The dream that my skittles purchase, your penny-ante Satoshi Dice bet, and someone's goat cheese sale in outer Mongolia coexist in a common block chain is nice and cool and all that, and I like it, but it is something I would trade for a robust solution which looks vaguely like what we see today.


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February 22, 2013, 01:25:06 AM
 #38


More use of Bitcoin means significantly less trust to me.  The crypto-currency world is rife with participants who have difficulty running a reliable forum (and I like it just fine this way.)  The suggestion that the class of ordinary citizenry who currently move Bitcoin are going to be able to run a reliable economic solution at scale (with load-balanced processing clusters, high quality provisioned bandwidth, etc, etc) is absurd to me.  Throw in the potential to need to deal with coordinated state level attacks and the trust I would have in the solution is next to nill.

The alternative is that if the infrastructure required to operate the Bitcoin network shifts to well capitalized corporate entities.  My 'trust' in this solution is nearly nill as well.  And it is much less palatable from a philosophical level besides.


You like it fine that people using the currency have a hard time with it? I don't even understand what you are saying. You don't want it to be run by "ordinary citizens" or "mega corps", you want it run by a select few with specialized skills. That's the definition of centralized.




But to your point about big fee-savings advantage, fewer transactions = higher cost per transaction. Higher cost per transaction = less advantage over existing methods, which equals less value at all. It also means, fewer use cases. Why, on earth, do we want fewer use cases?


Almost certainly wrong.  The transaction cost at current scale is so close to zero that it is not worth thinking about.  The cost of performing a transaction is not related to the BTC size of the transaction.  Even at the current block size the Bitcoin solution could handle a fair part of the worlds need for high value transactions (I suspect.)  It's probably about perfect for balancing between other crypto-currency systems...accident???

The dream that my skittles purchase, your penny-ante Satoshi Dice bet, and someone's goat cheese sale in outer Mongolia coexist in a common block chain is nice and cool and all that, and I like it, but it is something I would trade for a robust solution which looks vaguely like what we see today.



Its not wrong, its very simple math. A hard limit of 7 transactions per second means that once we hit our transaction bandwidth (already 25% there!), the price of individual transactions will go up. Free transactions will disappear and paid transactions will enter into an increasingly expensive auction.  If you think this is wrong, explain why.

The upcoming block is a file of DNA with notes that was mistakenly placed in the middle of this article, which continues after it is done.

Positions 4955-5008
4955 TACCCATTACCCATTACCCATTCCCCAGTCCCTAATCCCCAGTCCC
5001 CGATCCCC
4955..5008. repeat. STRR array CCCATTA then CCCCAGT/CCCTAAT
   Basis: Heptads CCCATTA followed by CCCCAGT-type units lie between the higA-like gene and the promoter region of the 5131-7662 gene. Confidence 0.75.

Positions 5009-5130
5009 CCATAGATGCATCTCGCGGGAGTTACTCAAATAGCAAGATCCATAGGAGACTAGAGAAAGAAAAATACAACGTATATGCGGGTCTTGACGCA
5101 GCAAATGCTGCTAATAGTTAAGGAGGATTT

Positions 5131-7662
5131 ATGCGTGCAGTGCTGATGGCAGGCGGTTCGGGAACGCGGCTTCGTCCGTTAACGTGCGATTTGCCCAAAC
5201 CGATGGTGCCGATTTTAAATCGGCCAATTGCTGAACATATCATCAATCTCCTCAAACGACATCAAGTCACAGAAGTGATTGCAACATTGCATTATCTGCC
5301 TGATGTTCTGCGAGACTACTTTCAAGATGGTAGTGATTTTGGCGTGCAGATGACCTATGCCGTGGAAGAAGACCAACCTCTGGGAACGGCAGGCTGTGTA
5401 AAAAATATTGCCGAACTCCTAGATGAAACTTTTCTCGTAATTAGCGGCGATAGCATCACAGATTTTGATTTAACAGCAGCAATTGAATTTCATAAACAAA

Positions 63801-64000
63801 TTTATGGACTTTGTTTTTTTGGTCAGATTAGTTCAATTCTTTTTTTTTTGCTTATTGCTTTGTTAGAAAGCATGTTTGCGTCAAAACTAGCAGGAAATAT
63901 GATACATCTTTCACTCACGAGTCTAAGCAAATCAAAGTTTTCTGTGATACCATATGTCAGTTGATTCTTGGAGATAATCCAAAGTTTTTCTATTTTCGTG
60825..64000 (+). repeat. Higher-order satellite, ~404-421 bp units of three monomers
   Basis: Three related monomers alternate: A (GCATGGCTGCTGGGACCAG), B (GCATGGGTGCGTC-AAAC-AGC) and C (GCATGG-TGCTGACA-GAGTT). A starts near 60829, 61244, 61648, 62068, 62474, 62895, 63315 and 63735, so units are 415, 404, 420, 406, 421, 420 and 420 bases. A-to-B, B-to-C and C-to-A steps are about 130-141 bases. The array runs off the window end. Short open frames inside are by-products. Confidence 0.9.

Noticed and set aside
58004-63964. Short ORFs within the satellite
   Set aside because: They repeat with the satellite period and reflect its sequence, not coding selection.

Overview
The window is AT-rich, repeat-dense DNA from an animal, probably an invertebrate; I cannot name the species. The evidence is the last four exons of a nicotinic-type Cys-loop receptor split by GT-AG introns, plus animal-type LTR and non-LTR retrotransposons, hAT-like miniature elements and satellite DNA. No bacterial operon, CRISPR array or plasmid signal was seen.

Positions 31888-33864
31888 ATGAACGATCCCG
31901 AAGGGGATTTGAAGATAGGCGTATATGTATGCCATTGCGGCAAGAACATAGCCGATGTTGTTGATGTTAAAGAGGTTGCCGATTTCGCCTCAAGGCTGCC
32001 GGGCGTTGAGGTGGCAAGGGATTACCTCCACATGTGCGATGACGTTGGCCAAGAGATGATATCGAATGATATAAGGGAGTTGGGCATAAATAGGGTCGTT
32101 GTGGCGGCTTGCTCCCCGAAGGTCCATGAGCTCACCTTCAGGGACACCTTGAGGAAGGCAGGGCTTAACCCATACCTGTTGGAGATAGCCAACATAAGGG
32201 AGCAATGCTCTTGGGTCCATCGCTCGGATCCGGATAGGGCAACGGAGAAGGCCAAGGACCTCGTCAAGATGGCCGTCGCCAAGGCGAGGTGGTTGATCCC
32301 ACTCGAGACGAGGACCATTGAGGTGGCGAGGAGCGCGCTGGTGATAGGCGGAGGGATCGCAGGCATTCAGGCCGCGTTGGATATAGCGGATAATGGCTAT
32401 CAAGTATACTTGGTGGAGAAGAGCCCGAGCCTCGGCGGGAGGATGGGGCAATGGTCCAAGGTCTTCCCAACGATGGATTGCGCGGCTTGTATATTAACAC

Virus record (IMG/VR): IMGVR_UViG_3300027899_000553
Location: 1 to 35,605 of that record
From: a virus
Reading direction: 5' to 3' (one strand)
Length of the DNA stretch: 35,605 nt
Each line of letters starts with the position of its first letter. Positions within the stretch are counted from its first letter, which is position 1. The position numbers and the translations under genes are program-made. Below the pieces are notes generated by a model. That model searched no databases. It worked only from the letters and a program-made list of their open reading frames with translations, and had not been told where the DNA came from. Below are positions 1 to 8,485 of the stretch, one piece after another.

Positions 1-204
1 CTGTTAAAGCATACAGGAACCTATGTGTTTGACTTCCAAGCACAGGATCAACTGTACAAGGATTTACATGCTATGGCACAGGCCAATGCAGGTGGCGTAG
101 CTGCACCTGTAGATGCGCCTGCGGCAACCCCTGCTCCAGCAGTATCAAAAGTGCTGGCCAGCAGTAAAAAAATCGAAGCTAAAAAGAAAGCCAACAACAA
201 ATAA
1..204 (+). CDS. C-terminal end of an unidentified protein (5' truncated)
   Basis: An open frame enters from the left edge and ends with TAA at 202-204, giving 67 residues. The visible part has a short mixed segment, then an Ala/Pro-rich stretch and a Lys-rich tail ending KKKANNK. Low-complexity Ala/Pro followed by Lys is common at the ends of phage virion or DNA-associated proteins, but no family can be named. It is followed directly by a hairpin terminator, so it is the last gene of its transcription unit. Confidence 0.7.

I said nothing about the BTC size of the transaction. Also total value from transactions may end up going down because even with higher individual transaction prices, so many previously possible cheaper transactions will become impossible to perform, and total value (all fees paid on all transactions) may decrease by removing the ability for those other transactions to exist at all.

And with the individual transaction price going up, many use cases (micro transactions, retail transactions) will disappear. Huge numbers of individuals will not be able to participate as users at all (except perhaps to validate transactions that they themselves cannot take part in, but at least it works a 56.6k modem.... give me a fucking break). Centralization of ACTUAL USE will increase and total usage stops growing by the network limiting to 7 transactions per second. The remaining advantage over expensive wire transfers will be diminished as the price difference decreases. And ultimately the value of Bitcoin as a payment network and currency of the people will disappear.

The dream that my penny-ante dice bet, your skittles purchase, and someone's cheese sale in mongolia coexists in a common block chain IS THE REALITY TODAY. It needs to be the reality tomorrow as well. Anything less than that is total failure.
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February 22, 2013, 02:48:51 AM
 #39


More use of Bitcoin means significantly less trust to me.  The crypto-currency world is rife with participants who have difficulty running a reliable forum (and I like it just fine this way.)  The suggestion that the class of ordinary citizenry who currently move Bitcoin are going to be able to run a reliable economic solution at scale (with load-balanced processing clusters, high quality provisioned bandwidth, etc, etc) is absurd to me.  Throw in the potential to need to deal with coordinated state level attacks and the trust I would have in the solution is next to nill.

The alternative is that if the infrastructure required to operate the Bitcoin network shifts to well capitalized corporate entities.  My 'trust' in this solution is nearly nill as well.  And it is much less palatable from a philosophical level besides.


You like it fine that people using the currency have a hard time with it? I don't even understand what you are saying. You don't want it to be run by "ordinary citizens" or "mega corps", you want it run by a select few with specialized skills. That's the definition of centralized.